“Ella Kissi-Debrah’s case has been a ground-breaking legal action as well as a heart-breaking personal one.”
The worst horror for any parent is for their child to die before they do. For the person you have produced, and seen change and grow, to suffer and expire is utterly heart-rending. It offends the natural order of things: we expect the older generation to die off and the younger one to spring up behind them in their turn.
Rosamund Kissi-Debrah has had to suffer that awful fate. She lived near the South Circular Road in London, where she brought up her daughter, Ella, and her two other children. Ella lived almost her whole life in a constant atmosphere of air pollution. From 2010, she began to show serious signs of severe, unstable asthma. Over the next three years, she was admitted to five different hospitals on 27 separate occasions. In 2013, tragically, she died at the age of nine.
The inquest found that Ella had died of ‘acute respiratory failure and severe asthma’. But that hardly answers the question; it is like saying she died of a bullet wound but not enquiring into the circumstances of the gun being fired.
The purpose of an inquest, defined in Coroners and Justice Act (CJA) 2009 s5(1)(b), is to ascertain ‘how’ she died, but also – where necessary to avoid a breach of a right under the European Convention on Human Rights – ‘in what circumstances the deceased came by his or her death’ (s5(2)).
Expert evidence now makes the family’s case that Ella’s 27 hospital admissions coincided with peaks in nitrogen dioxide and particulate matter where she lived. Subsequently, Rosamund Kissi-Debrah succeeded in both obtaining an attorney general’s reference and an order of the High Court quashing the first inquest.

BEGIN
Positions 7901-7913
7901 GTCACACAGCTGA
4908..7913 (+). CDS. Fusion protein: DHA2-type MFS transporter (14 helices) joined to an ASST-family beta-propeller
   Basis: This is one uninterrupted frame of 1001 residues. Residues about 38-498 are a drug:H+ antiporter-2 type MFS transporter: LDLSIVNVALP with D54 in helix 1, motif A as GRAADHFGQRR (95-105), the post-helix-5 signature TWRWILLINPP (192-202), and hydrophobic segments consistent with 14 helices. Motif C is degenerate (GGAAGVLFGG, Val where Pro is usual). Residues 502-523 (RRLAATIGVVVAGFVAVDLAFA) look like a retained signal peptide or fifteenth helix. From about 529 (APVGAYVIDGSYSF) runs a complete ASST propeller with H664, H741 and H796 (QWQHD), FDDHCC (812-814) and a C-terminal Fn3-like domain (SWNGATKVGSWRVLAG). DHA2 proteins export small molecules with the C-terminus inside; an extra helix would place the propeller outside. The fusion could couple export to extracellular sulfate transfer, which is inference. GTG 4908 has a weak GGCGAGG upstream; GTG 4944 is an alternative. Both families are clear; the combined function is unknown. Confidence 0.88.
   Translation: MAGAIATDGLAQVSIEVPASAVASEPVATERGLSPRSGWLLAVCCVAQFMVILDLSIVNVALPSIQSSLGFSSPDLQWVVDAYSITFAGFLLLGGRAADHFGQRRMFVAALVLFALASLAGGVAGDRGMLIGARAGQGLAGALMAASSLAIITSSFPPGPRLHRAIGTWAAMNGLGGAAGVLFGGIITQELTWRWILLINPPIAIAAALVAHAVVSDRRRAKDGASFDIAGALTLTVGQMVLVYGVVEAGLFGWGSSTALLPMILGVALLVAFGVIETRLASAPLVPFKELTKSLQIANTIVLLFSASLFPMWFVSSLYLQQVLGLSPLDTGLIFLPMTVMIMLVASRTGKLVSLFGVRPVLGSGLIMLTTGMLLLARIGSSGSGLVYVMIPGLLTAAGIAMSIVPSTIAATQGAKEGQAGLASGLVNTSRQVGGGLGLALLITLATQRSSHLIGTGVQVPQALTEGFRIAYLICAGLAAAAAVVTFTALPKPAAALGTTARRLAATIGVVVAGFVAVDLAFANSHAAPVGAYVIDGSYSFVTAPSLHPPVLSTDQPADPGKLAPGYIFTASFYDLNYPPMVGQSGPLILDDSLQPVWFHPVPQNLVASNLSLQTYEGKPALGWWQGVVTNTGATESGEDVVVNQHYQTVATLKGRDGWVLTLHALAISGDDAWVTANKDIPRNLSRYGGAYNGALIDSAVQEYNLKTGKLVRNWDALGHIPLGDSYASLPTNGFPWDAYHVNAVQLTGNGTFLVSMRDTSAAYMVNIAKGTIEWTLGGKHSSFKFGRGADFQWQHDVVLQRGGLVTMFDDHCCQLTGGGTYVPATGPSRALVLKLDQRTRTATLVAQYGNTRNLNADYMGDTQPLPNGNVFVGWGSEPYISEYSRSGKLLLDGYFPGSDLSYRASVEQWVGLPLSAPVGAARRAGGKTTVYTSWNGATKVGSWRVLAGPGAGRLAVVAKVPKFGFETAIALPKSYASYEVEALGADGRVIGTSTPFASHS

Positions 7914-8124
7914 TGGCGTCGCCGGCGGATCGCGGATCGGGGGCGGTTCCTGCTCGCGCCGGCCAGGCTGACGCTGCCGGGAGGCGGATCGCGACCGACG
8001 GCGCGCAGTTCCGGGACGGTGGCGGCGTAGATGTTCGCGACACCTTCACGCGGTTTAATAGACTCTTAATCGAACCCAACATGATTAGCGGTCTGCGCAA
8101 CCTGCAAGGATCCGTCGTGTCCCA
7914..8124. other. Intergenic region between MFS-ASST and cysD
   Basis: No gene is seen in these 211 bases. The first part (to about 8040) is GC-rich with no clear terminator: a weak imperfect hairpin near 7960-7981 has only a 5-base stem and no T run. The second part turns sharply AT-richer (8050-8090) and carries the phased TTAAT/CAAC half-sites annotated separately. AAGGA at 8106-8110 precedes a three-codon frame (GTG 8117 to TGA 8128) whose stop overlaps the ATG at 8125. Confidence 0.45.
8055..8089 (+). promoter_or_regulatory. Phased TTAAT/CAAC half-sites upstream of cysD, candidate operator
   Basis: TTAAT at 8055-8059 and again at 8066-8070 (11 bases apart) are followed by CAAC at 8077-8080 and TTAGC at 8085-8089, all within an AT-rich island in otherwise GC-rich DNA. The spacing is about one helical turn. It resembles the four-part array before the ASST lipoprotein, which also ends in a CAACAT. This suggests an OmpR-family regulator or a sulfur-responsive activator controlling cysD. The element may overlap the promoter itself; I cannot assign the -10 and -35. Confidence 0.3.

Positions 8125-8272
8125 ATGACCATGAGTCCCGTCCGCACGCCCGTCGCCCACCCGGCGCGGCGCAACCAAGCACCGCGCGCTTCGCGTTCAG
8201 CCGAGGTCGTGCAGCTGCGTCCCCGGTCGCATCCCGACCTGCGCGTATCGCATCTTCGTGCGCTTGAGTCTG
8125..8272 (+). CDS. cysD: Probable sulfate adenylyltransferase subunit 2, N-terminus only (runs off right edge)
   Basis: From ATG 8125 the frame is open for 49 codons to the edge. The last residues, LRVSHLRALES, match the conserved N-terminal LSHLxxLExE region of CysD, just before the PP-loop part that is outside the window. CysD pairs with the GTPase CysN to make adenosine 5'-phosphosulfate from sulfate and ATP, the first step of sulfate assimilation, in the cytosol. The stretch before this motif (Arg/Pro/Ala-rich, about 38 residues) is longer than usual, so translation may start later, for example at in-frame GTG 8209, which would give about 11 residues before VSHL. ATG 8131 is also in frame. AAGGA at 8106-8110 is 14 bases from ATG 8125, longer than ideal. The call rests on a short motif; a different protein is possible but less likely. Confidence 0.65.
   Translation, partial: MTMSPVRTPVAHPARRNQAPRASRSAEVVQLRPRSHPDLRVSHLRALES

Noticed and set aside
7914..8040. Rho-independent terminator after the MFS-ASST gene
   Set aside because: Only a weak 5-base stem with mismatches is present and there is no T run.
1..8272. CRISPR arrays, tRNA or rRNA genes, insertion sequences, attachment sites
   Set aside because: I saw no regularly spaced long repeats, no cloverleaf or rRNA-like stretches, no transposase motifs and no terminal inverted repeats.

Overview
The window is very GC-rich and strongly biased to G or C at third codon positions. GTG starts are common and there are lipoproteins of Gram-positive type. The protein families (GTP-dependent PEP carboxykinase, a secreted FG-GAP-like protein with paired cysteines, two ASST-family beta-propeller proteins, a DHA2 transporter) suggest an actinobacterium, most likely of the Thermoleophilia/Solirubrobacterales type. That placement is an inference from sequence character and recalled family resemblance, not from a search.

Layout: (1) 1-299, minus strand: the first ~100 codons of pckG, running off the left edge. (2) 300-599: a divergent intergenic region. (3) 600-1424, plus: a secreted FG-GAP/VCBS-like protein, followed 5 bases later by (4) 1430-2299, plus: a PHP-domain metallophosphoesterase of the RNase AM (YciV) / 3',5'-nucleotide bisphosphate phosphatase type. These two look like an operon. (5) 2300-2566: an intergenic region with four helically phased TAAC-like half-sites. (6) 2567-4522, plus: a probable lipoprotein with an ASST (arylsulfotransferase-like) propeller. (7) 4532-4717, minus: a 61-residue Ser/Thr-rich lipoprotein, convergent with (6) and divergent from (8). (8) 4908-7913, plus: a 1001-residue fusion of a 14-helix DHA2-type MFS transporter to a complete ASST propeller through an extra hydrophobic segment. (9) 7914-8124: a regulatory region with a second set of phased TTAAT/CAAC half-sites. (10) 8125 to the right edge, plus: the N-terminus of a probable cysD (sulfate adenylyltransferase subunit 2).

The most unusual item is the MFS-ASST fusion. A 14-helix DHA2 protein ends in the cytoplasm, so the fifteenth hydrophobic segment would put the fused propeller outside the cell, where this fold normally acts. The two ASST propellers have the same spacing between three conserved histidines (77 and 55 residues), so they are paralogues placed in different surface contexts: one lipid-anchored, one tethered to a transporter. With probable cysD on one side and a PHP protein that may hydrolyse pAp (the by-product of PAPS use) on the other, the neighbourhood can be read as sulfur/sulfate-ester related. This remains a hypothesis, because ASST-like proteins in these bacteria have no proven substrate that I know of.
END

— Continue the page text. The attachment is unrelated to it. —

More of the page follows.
At the fresh inquest, a coroner will have to write a report if anything revealed by the investigation 'gives rise to a concern that circumstances creating a risk of other deaths will occur, or will continue to exist, in the future' (CJA 2009 Sch 5 para 7(1)(b)). The report must go to ‘a person who the coroner believes may have power to take such action’ (Sch 5 para 7(1)), who must then respond in writing.
This has enormous significance for the UK government’s repeated failure to act on illegal levels of air pollution, as shown in the ClientEarth
judgments in both the UK courts and at the European Court of Justice. In the Administrative Court, in R (ClientEarth) No 3 v Secretary of State for Environment, Food and Rural Affairs and others  EWHC 315 (Admin)
, Garnham J said:
[A] failure to comply with these legal requirements exposes the citizens of the UK to a real and persistent risk of significant harm. The 2017 Plan says that ‘poor air quality is the largest environmental risk to public health in the UK. It is known to have more severe effects on vulnerable groups, for example the elderly, children and people already suffering from pre-existing health conditions such as respiratory and cardiovascular conditions’
(para 5).1‘The 2017 Plan’ refers to UK plan for tackling roadside nitrogen dioxide concentrations: an overview (Department for Environment, Food and Rural Affairs/Department for Transport, July 2017).
Ella’s case has been a ground-breaking legal action as well as a heart-breaking personal one. Illegal levels of air pollution are increasingly recognised as the number one public health issue of our time, but this could be the first time an inquest really has to grapple with the possibility that a death resulted from air pollution.
The government is, very belatedly, taking steps to reduce air pollution but it still remains way above maximum legal levels in many cities. The issues being addressed here are therefore of very wide public significance.
Against all the resources of the Government Legal Department, Ella’s family still faces the inequality that is the system of legal aid for inquests. Much of the legal work has been crowdfunded and would, of course, not be possible without the serious commitment of her solicitor, Jocelyn Cockburn of Hodge Jones and Allen. It is wholly wrong that there is such a level of disparity in the resources available to the bereaved compared with the state.